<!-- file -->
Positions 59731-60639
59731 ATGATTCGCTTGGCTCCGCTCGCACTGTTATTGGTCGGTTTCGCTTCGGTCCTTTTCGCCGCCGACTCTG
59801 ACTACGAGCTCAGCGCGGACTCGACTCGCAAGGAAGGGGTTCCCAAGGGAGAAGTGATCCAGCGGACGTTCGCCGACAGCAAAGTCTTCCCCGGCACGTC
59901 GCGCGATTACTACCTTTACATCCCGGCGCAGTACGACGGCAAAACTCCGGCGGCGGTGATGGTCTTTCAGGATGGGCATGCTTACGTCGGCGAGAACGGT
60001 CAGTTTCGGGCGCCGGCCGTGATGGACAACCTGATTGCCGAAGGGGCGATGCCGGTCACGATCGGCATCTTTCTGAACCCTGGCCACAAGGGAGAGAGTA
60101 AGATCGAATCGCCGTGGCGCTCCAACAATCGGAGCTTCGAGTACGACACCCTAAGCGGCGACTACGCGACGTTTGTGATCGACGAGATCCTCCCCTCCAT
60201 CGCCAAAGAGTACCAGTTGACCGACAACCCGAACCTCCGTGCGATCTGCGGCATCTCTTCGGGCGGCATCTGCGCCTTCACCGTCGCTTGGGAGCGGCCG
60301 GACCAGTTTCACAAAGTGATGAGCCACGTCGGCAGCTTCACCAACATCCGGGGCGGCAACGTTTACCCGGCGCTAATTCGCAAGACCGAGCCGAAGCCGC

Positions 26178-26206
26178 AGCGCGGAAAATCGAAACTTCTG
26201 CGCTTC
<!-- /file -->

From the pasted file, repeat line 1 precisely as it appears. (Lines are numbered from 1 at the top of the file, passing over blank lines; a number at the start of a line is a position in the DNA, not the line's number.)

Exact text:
Positions 59731-60639